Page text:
Sunday, September 4, 2016

The Protector Palm Pistol of 1882

While looking into what guns were used in the Old West for the purpose of Concealed Carry, I realized that some might not know about the Protector Palm Pistol.

What is the Protector Palm Pistol? It is a pistol that has a barrel length of 1.75 inches, has an overall length is 4.5 inches, and unloaded only weighs 10.5 ounces. It was originally a small .32 rimfire revolver designed to be concealed in the palm of the hand for protection use. 

While there were all sorts of interesting designs for Concealed Carry weapons at the time, it was unique in that the revolver was clasped in a fist with the barrel protruding between two fingers and the entire handgun was squeezed in order to fire a round.

The action type is sometimes referred to as a "turret" revolver, and instead of a traditional trigger, the cartridges are fired by the shooter squeezing his fist while the gun is held in the hand. The usual way of holding the Palm Pistol is with the barrel protruding from between the shooter’s fingers, and the action is operated by squeezing the hinged lever on the rear of the gun’s circular frame. 

Some may think that the Protector Palm Pistol was an American invention because it was produced by a couple of American firearms companies, but the fact is that it was first patented and built in France in 1882 by Jacques Turbiaux. It was sold as the "Turbiaux Le Protector" which translates to the "Turbiaux Disc Pistol". 

The designer Jacques E. Turbiaux described his pistol as, "A revolver which may be held in the hand with no part exposed except the barrel".

After it became known with some success in Europe, as was the habit of the times where gunmakers simply used the technology that someone else came up with, it was built in the United States in 1883 by the Minneapolis Firearms Co.. They called the very small and very concealable handgun, "The Protector."

The Minneapolis Firearms Co. Protector Squeezer Type Palm Pistol, as it's officially known, is a .32-caliber centerfire handgun with a seven-shot capacity. It has internal chambers that are arranged around a rotating disk that has to be removed for loading. The cartridges point outward from the disk, and the disk is accessed by removing the hard rubber sideplate.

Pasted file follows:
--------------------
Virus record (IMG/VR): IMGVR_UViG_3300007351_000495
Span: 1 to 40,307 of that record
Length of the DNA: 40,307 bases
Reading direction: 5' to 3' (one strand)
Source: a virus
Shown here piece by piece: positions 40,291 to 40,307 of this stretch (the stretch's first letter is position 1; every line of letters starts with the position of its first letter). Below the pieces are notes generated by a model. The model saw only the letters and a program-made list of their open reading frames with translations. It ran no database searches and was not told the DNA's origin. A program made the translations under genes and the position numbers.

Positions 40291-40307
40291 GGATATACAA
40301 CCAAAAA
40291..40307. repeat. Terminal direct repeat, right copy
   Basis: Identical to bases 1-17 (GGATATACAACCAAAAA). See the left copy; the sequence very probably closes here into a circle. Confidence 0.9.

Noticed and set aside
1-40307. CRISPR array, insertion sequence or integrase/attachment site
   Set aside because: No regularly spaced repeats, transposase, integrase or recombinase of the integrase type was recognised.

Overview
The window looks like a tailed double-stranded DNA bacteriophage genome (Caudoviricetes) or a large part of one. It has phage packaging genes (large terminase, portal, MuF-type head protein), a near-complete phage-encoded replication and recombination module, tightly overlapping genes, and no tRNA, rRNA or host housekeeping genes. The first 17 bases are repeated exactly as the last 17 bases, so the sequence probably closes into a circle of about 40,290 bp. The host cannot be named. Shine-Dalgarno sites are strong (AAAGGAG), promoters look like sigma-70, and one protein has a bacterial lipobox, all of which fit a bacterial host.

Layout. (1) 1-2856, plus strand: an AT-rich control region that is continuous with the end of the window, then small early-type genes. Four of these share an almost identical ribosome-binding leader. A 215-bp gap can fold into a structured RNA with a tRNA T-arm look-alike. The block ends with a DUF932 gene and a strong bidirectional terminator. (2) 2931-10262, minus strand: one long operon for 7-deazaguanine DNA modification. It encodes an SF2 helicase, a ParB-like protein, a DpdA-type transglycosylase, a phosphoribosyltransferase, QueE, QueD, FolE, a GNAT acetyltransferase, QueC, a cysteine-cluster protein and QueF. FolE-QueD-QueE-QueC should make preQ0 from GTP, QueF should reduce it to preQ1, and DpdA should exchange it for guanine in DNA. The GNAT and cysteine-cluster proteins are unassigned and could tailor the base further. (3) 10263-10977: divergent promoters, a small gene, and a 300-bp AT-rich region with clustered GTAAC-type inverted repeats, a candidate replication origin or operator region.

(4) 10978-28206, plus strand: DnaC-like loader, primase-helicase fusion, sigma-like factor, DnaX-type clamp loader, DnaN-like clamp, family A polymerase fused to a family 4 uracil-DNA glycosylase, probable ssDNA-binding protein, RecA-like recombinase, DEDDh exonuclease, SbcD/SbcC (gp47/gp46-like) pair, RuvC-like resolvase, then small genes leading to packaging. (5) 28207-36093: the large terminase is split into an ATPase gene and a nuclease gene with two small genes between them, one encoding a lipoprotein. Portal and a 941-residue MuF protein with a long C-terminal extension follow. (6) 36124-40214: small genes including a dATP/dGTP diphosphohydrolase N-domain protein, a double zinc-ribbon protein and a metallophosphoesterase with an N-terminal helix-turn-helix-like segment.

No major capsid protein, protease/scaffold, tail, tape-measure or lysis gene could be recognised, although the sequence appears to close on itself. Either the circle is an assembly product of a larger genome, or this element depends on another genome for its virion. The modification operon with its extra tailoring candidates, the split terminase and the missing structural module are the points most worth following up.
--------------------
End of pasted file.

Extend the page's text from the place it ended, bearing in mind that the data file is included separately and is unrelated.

The Minneapolis Palm Pistol was sold under license by the Minneapolis Firearms Co. from 1891 to 1892, but research indicates these guns were actually made by James Duckworth of Springfield, Massachusetts. Most of the guns were nickel-plated to prevent corrosion from being carried in close contact with the owner. These guns were shipped with hard rubber inserts for additional protection. Some varieties were blued while others actually came with pearl inlays.

Later Peter H. Finnegan of Austin, Illinois bought the patent in 1892 and founded the Chicago Firearms Co. to make and market the pistols. In anticipation of the World's Columbian Exposition in 1893, he contracted the Ames Sword Company of Chicopee, Massachusetts to manufacture 15,000 pistols.

Ames made 1,500 of the pistols by the deadline of the exhibition. Finnegan sued for damages and engaged in a lawsuit with Ames. The company counter-sued and settled with Finnegan even though Ames had produced 12,800 of the small pistols. By 1910, that inventory was sold off and the design was abandoned.

It should be noted that the Minneapolis Palm Pistol is not to be confused with the Chicago Palm Pistol because the Minneapolis pistol is slightly smaller in size and was chambered for a centerfire .32-caliber cartridge, . The Chicago pistol is chambered for a .32-caliber rimfire cartridge.

Remington manufactured the .32 Rimfire Extra Short, which was also known as the .32 Protector, and the 32 Centerfire Extra Short, until 1920. Both .32 cartridges should not be confused with the .32 ACP that came about in 1899 specifically for the Colt Model 1903 Pocket Hammerless pistol.

It is said that the biggest flaw in the Protector Palm Pistol's design was that the cartridges was very short and the .32 Centerfire Extra Short, which was also known as the .32 Protector, and the .32 Rimfire Extra Short were blackpowder cartridges, and subsequently rather anemic for a protection weapon. The .32 ACP used smokeless powder.

Supposedly those cartridges only had a muzzle velocity of anywhere between 600 and 650 fps with a 54-grain lead roundnose bullet. The muzzle energy was said to be a sorry 51 foot-pounds. When you compare those stats to that of the Colt Model 1903 Pocket Hammerless pistol's .32 ACP with its 60-grain FMJ bullet that is traveling at about 1,100 fps and has a muzzle energy of 161 foot-pounds, you can see just how anemic the Protector Palm Pistol really was. 

And frankly, I really believe that that's why after only 12,800 of the seven-shot rotary magazine double-action pistols were produced, it was scrapped.

And yes, that's just the way I see it.

Tom Correa


  1. I think President William McKinley was shot with one of those back in 1901. But what I don't get is why they call the pistol a Lemon Squeezer. Is it because you can also squeeze lemons with it? Because I don't remember the last time I had lemonade where the lemons by a gun. That's like saying that you have a Kool-Aid gun that pours Kool-Aid. Oh no. But yes, the palm pistol was indeed innovative. But as for me, I stick with cap guns and revolvers. Okay bye.

  2. What I meant to say was "I don't remember the last time I had lemonade where the lemons were squeezed by a gun". I hate auto correct sometimes.


Thank you for your comment.